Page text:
Saturday, September 26, 2009

A Few Lessons Learned From My First Trading System Development

I'm in the process of developing a mechanical trading system for a money manager; the basic logic is similar to that of the transition patterns I've described in numerous posts. I've learned a few useful lessons thus far.

What I can tell you so far in the development process is that tweaking the entry parameters has less impact on profitability than defining when to exit trades.

At least for the patterns that I'm testing, the advice to hold your winners and cut your losers does not fully hold water.

There is an optimal holding period that has remained stable over years of backtesting; that holding period is based on the conditional probability of trades being profitable at a defined exit criterion. If you hold winning trades too long, they revert to losers more often than they add to gains.

Conversely, if you exit a trade that goes against you too quickly, you risk missing your move more often than you avoid further losses.

The optimal holding periods are different for long and short trades.

The most effective way to cap losses that I've found is to cap holding period, not define a dollar or percentage stop loss. A good deal of performance improvement comes from capping holding periods and thereby avoiding large losing trades.

To benefit from a "let your winners run" philosophy, you need holding times greater than 20 days. Within a 20-day window, defining optimal points for exit and not extending holding times on winning trades works better.

If you define exits as signals in the opposite direction, so that the system is always in the market, you increase total profitability, but at the expense of increased heat taken on trades and increased variability in returns. That could make the system difficult to trade psychologically.

The quicker a signal goes your way, the more profitable it is to wait for a signal in the opposite direction to trigger an exit. Promising money management rules appear to follow from this observation.

The trading patterns and parameters do not work equally well across different stocks and asset classes. Trading the same idea in the same way across all instruments is inefficient in my backtesting.

It may well be that other system ideas would generate different conclusions. With the system ideas I'm testing, however, I'm finding that common trading wisdom, while commonsensical, is not necessarily accurate.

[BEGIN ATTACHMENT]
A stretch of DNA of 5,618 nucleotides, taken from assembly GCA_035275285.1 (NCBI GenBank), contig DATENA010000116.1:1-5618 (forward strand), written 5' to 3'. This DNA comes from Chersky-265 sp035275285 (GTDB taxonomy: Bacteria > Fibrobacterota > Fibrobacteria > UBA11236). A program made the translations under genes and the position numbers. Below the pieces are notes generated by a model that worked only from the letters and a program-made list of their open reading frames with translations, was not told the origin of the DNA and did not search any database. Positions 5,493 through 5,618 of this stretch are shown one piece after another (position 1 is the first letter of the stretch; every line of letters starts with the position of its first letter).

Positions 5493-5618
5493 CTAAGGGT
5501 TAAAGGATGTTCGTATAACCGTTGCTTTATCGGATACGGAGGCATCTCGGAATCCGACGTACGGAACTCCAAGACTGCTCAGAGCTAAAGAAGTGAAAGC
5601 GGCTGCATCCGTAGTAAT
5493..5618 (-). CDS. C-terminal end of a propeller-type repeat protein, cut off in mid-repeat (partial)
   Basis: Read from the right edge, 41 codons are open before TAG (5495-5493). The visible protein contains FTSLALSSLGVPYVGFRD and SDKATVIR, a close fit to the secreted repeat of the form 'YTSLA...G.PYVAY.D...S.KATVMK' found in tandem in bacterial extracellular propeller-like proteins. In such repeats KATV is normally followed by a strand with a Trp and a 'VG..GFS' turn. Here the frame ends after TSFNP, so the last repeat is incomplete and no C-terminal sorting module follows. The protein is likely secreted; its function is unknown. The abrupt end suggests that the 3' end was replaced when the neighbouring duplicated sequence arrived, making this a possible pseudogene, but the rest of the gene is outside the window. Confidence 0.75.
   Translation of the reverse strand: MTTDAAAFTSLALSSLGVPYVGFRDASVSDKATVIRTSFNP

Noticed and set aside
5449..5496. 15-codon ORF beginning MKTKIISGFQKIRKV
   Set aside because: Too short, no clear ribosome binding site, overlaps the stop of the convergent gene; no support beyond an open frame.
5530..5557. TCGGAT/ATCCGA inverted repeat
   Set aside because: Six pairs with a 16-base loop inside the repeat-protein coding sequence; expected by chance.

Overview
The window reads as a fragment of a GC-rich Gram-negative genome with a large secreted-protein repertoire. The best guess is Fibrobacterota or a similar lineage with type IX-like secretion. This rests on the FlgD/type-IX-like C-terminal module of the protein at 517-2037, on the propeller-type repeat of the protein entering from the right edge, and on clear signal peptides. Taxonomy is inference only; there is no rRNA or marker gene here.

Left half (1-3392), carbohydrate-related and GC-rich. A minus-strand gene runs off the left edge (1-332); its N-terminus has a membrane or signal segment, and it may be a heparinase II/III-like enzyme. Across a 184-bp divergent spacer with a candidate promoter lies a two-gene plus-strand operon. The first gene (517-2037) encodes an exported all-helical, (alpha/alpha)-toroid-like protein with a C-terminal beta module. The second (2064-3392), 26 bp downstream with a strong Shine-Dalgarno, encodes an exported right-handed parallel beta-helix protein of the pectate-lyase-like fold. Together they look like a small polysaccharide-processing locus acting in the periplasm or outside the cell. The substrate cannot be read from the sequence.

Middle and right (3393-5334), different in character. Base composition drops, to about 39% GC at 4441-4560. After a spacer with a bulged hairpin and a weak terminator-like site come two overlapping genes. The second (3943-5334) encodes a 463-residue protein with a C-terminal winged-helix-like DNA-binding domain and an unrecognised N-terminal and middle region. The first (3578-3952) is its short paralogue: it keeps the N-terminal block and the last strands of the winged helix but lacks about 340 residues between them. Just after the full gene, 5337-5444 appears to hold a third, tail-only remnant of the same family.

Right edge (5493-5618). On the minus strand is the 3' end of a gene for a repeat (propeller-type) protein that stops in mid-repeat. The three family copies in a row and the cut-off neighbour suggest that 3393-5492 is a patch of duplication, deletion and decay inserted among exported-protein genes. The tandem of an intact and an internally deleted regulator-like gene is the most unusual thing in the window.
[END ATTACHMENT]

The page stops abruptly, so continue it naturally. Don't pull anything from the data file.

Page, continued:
FWIW: The alpha version of the system--take with a grain of salt--is long the S&P 500 Index.


Dave said...

Nice post, Brett. I've been doing some extensive backtesting over the past several months and you're right - some of the common rules you hear sometimes just doesn't hold up to scrutiny. For example, a lot of candlestick patterns that you hear gurus touting are pretty much useful when trying to develop a trading system around.

I'd be interested to hear what tools you're using to develop your system.

PascoBill said...

Thanks for this post.

Like Dave, I've done some back testing lately, and agree strongly with many of your points. I'm glad to see that you don't mind trading different asset classes using different parameters. So many system developers insist that a good system must work well across different charts and time periods.

I'm working on a short-term system that tests well with most notes and bond futures, is ok with Russell 2000, but doesn't work well at all with Nasdaq 100 or S&P. The last two are just too noisy for my trend following break-out system.

And one of my most useful exits is time-based. Without that, winners reverse too often.

Radek said...

Brett, my system testing and trading confirms your observations, particularly the fact that my exists are what generates my profits.

One area where my testing differs is that the best parameters for longs and shorts are NOT significantly different (the optimal parameters differ only by 2 or 3 units within that particular degree of freedom). One possible explanation is that my system is intraday, so perhaps longs and shorts are more similar than on the swing scale.